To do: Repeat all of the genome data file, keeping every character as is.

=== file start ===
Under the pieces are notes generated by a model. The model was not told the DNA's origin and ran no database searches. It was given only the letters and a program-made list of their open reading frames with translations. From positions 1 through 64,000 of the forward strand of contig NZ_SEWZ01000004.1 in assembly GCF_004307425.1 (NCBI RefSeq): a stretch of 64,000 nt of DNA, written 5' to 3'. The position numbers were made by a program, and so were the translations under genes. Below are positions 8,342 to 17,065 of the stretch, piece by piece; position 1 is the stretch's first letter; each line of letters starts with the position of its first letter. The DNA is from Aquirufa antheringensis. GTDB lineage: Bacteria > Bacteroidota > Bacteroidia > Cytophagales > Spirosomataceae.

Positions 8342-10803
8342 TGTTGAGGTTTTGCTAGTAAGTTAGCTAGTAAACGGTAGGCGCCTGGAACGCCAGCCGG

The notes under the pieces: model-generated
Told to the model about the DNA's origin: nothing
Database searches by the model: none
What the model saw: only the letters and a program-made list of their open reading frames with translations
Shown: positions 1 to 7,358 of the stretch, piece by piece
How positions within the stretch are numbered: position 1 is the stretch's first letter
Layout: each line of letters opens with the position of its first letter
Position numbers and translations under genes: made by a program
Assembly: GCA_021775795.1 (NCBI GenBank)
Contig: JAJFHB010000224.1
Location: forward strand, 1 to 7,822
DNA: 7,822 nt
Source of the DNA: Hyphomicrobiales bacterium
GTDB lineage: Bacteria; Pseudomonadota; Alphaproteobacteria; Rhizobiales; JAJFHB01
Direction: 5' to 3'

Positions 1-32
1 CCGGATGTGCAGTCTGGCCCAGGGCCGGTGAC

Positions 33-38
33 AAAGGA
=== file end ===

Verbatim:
Under the pieces are notes generated by a model. The model was not told the DNA's origin and ran no database searches. It was given only the letters and a program-made list of their open reading frames with translations. From positions 1 through 64,000 of the forward strand of contig NZ_SEWZ01000004.1 in assembly GCF_004307425.1 (NCBI RefSeq): a stretch of 64,000 nt of DNA, written 5' to 3'. The position numbers were made by a program, and so were the translations under genes. Below are positions 8,342 to 17,065 of the stretch, piece by piece; position 1 is the stretch's first letter; each line of letters starts with the position of its first letter. The DNA is from Aquirufa antheringensis. GTDB lineage: Bacteria > Bacteroidota > Bacteroidia > Cytophagales > Spirosomataceae.

Positions 8342-10803
8342 TGTTGAGGTTTTGCTAGTAAGTTAGCTAGTAAACGGTAGGCGCCTGGAACGCCAGCCGG

The notes under the pieces: model-generated
Told to the model about the DNA's origin: nothing
Database searches by the model: none
What the model saw: only the letters and a program-made list of their open reading frames with translations
Shown: positions 1 to 7,358 of the stretch, piece by piece
How positions within the stretch are numbered: position 1 is the stretch's first letter
Layout: each line of letters opens with the position of its first letter
Position numbers and translations under genes: made by a program
Assembly: GCA_021775795.1 (NCBI GenBank)
Contig: JAJFHB010000224.1
Location: forward strand, 1 to 7,822
DNA: 7,822 nt
Source of the DNA: Hyphomicrobiales bacterium
GTDB lineage: Bacteria; Pseudomonadota; Alphaproteobacteria; Rhizobiales; JAJFHB01
Direction: 5' to 3'

Positions 1-32
1 CCGGATGTGCAGTCTGGCCCAGGGCCGGTGAC

Positions 33-38
33 AAAGGA